During this era, Colt held the patent for the revolving cylinder concept, which is still the basis for modern revolver designs. However, it was another partnership between Horace Smith and Daniel Wesson that increased popularity of the self-contained cartridge for revolvers. Smith & Wesson obtained a patent for their design and enjoyed a virtual monopoly on cartridge revolvers until 1869.

As a side note, Horace and Daniel dabbled with a lever-action pistol design, but soon scuttled the idea and sold the rights to Oliver Winchester, a shirt manufacturer. Having had his clock cleaned by low-cost clothing firm, Men’s Wearhouse, Winchester decided to give firearms manufacture a go.

1866

Overjoyed at scoring two suits for the price of one from Men’s Wearhouse, Oliver Winchester releases a series of repeating, lever-action rifles including models 1866, 1873, 1876 and 1886.

1873

Colt begins shipment of its famous Single-Action Army Revolver 1873. Production actually began in 1872, but seeing as Federal Express had not yet been invented, Colt was forced to rely on the Pony Express to fill its distribution channel. This slowed down retail availability considerably. Dubbed The Peacemaker, the Colt Single-Action Army Revolver was featured in many great western movies. And many not very great western movies.

Actor Roger Moore is issued a Colt Single-Action Army Revolver for the upcoming James Bond movies, From Carson City With Love and Gold Rush Finger. Movie production is placed on indefinite hold when Moore fails to come up with a believable cowboy accent. Production assistants also blame the fact that Moore had difficulty walking in chaps without debilitating chafing.

1886

The French Lebel bolt-action rifle is placed into military service. The 8mm Lebel ushered in a new era of military history in that the French actually fielded a weapon. Oh, and the Lebel was the first military rifle to use smokeless powder. Up until this point, battles were often called on account of smoke as opponents could not see each other, or the scoreboard, through the voluminous clouds of black smoke created by gun powder. The advent of smokeless powder allowed battles to proceed in a more orderly fashion. A side benefit of smokeless powder was the ability to propel bullets faster than ever – allowing for longer range and more accurate shooting.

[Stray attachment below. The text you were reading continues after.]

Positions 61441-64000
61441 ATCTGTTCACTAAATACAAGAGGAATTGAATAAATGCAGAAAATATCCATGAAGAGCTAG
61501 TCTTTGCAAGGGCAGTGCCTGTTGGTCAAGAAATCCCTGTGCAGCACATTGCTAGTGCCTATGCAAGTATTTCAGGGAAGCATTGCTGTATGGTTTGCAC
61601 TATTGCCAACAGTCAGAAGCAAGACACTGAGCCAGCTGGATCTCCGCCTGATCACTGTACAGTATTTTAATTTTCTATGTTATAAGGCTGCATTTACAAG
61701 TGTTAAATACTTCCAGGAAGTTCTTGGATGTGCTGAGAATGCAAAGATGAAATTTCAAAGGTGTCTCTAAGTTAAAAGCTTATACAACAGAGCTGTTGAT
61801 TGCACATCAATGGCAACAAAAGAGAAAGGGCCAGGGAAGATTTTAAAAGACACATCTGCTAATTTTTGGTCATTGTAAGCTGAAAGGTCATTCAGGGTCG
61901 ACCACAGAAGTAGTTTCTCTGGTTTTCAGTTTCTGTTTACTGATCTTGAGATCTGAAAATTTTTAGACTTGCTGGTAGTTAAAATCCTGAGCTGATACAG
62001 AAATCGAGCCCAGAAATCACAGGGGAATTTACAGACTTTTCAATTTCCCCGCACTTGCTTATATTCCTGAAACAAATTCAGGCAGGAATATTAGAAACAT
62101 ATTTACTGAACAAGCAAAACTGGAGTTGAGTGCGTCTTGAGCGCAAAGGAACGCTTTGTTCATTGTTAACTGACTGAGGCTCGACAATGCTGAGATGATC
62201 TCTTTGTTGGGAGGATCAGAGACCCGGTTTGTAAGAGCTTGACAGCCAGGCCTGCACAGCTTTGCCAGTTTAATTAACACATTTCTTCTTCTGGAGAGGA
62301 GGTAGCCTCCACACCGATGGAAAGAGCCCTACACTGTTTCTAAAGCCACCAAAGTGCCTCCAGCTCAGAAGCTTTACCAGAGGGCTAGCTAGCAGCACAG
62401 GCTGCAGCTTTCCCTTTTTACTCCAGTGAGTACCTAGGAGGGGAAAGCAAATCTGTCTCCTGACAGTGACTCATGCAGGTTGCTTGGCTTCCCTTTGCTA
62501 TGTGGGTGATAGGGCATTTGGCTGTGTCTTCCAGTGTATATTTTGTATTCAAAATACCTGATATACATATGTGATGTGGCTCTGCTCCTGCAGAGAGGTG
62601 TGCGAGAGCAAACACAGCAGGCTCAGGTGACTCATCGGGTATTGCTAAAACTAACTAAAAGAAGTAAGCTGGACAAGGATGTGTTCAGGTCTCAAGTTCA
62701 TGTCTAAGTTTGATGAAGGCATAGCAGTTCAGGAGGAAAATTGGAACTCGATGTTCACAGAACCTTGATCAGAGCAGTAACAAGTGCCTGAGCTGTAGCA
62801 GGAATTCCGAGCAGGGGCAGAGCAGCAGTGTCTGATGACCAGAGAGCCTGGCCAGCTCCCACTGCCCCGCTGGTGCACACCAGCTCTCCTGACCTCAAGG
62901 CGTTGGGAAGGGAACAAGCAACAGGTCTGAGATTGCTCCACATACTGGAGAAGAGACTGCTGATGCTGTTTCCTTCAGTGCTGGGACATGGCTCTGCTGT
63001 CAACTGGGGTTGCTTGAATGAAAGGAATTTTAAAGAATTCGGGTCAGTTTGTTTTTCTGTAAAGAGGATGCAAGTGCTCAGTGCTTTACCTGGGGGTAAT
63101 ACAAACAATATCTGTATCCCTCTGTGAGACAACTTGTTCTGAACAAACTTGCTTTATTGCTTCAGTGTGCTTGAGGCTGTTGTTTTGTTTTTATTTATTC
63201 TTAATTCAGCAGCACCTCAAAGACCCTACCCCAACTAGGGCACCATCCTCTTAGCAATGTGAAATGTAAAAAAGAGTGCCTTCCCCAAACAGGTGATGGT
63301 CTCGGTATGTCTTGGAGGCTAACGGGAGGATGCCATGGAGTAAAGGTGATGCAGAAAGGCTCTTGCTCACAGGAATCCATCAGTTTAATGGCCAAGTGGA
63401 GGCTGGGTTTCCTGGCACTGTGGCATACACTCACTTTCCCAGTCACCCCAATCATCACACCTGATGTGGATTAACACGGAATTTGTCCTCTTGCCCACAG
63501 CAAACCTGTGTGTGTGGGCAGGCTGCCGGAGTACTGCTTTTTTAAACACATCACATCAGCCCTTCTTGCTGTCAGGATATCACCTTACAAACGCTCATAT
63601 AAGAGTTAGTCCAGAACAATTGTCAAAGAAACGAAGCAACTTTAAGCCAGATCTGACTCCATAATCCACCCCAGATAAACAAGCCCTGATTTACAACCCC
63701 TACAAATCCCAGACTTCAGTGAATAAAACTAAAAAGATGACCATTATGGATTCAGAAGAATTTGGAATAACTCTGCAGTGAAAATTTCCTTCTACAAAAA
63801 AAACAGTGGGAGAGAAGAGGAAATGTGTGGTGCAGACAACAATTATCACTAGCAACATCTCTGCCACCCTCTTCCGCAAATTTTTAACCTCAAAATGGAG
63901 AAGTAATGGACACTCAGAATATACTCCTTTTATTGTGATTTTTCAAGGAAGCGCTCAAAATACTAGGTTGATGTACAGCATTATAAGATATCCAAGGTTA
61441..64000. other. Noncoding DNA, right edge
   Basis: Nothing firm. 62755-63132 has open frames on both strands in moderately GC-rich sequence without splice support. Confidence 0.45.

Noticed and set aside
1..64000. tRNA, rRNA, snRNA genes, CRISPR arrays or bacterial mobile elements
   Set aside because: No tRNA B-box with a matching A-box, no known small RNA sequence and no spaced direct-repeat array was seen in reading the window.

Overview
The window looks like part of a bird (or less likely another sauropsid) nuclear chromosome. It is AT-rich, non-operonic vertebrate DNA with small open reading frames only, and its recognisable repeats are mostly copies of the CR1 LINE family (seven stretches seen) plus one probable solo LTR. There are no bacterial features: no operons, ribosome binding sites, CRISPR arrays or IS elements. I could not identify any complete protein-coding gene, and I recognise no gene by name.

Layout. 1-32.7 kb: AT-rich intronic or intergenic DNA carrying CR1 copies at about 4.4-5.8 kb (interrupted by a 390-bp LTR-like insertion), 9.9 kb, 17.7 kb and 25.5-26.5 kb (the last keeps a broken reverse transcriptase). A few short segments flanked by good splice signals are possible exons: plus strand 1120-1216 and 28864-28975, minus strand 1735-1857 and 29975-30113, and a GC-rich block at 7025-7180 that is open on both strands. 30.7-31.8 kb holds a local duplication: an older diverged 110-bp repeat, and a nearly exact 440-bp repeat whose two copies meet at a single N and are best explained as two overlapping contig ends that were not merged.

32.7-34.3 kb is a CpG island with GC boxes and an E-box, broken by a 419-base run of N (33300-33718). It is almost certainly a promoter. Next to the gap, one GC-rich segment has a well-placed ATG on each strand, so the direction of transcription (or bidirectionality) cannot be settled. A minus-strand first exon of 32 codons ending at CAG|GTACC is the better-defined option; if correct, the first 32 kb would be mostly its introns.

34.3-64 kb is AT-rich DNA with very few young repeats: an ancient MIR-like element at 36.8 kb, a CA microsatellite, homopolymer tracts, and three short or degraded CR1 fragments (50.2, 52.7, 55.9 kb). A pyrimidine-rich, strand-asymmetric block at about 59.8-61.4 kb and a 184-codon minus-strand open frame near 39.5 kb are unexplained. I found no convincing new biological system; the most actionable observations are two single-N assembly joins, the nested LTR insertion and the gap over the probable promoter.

1889 − 1896

Revolvers were here to stay. During this period, both Colt and Smith & Wesson introduced early versions of modern double-action revolvers. The two most important developments were a swing-out cylinder which allowed for easy ejection of spent cartridge cases and load of fresh ones and true double-action operation which allowed shooters to operate the handgun by simply pulling the trigger.

1900

Speaking of swingers, British secret agent James Bond is born in this century.

Stay tuned for the the next phase in firearm history…

The Rookie’s Guide to Guns and Shooting, Handgun Edition is available on Amazon.com now!

The Rookie's Guide to Guns and Shooting, Handgun Edition from Insanely Practical Guides

The Rookie’s Guide to Guns and Shooting, Handgun Edition from Insanely Practical Guides

Single-Action Handguns: Not Much To Do With Chance Laundromat Encounters

Here’s an excerpt from our brand new book, The Rookie’s Guide to Guns and Shooting, Handgun Edition. It’s the second in the Insanely Practical Guide Series

Single-action is a pretty simple concept. And it has nothing to do with online dating sites, chance encounters at the laundromat or a night on the town with two wild and crazy guys.

A pair of single-action handguns

When a handgun is single-action, whether it’s a pistol or revolver, it does one thing, or action, when you pull the trigger. The descriptor, single-action, must be entirely coincidental right?

While I’m sure there’s an exception out there, in most cases, pressing the trigger of a single-action gun will release a hammer or striking contraption of sorts, allowing it to strike a firing pin that whacks the back of a cartridge and ignites it. So, pressing the trigger does one action – which results in firing the gun.